In 1979 I was lucky enough to discover a school in Georgia practicing natural farming. We grew vegetables and an orchard in white clover living mulches. We raised a succession of wheat/rice and corn/rye within clover and vetch ground covers. All vegetation from each crop, except the actual grain, went back to the soil. There was a regular addition of high carbon straw and mowed green residue from the legume ground cover. Hence the important plant nutrients (such as nitrogen and phosphorus) were balanced with carbon in the soil as the dry straw and green, succulent legume residues merged and decomposed. These residues piled up and entangled beneath
the growing crops. It was a completely closed soil fertility system with great diversity at a microcosm level. It was a very structurally diverse place for an earthworm or a dung beetle, with many holes and crevices to hide in within straw tunnels and growing vetch roots, beneath spreading corn leaves. It was a good imitation of a natural grassland ecosystem.
Insect and disease problems were rare in the grain and vegetable fields or the orchard. We did not till to prepare the fields for planting, instead we mulched with the straw from the previous crop. Tillage diminishes the habitat of many organisms beneficial to soil and crop health, including earthworms, spiders, insects, and soil microorganisms. Undisturbed, perennial grass and legume habitats provide stable microclimates for beetles and spiders.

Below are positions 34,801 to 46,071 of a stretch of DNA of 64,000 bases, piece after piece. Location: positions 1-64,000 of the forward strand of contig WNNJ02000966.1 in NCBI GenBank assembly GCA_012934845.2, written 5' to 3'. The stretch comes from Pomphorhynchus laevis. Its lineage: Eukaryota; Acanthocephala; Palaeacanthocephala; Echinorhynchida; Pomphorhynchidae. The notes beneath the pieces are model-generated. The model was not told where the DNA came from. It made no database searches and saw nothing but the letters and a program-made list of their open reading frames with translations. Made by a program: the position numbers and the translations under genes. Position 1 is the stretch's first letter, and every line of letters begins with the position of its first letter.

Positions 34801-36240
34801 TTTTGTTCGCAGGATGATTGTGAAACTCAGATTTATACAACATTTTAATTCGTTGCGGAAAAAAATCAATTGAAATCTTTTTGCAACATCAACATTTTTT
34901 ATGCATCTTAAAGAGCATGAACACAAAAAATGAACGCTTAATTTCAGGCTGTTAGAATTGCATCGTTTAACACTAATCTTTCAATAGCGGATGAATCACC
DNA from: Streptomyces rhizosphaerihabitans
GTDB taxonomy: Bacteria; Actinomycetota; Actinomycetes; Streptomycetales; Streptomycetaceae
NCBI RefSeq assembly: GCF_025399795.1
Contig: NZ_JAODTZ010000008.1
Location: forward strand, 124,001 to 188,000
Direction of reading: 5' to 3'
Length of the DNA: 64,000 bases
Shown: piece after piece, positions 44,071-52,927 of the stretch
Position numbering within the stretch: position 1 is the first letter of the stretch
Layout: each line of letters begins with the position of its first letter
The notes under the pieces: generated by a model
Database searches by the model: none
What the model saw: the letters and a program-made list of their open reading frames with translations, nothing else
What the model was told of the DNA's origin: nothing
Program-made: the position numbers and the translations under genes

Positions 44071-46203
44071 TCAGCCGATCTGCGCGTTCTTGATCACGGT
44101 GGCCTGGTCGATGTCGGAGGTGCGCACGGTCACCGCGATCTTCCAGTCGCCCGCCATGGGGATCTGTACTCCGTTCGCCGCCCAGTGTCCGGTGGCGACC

Beneificial parasitic wasps and flies also increase with soil cover, diversity, and reduced tillage. These wasps and flies lay eggs inside crop pests. Their young feed on the pest after they hatch, a little like invasion of the body-snatchers. Populations of parasitic flys and wasps increase in more diverse habitats, that provide season-long pollen and nectar sources. The availability of season-long wasp and fly food plants translates into higher parasitism rates. The proximity of pollen and nectar plants to crops and their pests also affects parasitism rates. In general, as for predators, the closer the pollen and nectar plants, the better.
Permanent soil cover and reduced tillage have also been associated with enhanced disease suppression. In several studies, undisturbed leguminous under-story cover crops resulted in lower levels of Phytophthora root rot and fusarium wilt. Bacterial Spot of radish was significantly reduced in no-till compared to cultivated plots. Pythium root rot suppression was compared in undisturbed and cultivated soils. Undisturbed soils were 82 percent Pythium suppressive. Newly cultivated soils were only 31 percent suppressive. In soils that had been intensely cultivated for annual cropping over an extended period, Pythium suppression dropped to only 7 percent. However, in some non-organic no-till grain production systems, increased disease has been reported. These no-till grain systems utilize large amounts of only one kind of plant residue addition, wheat straw. They do not balance green and succulent legume residue additions with dry straw additions. Diversity in all things.
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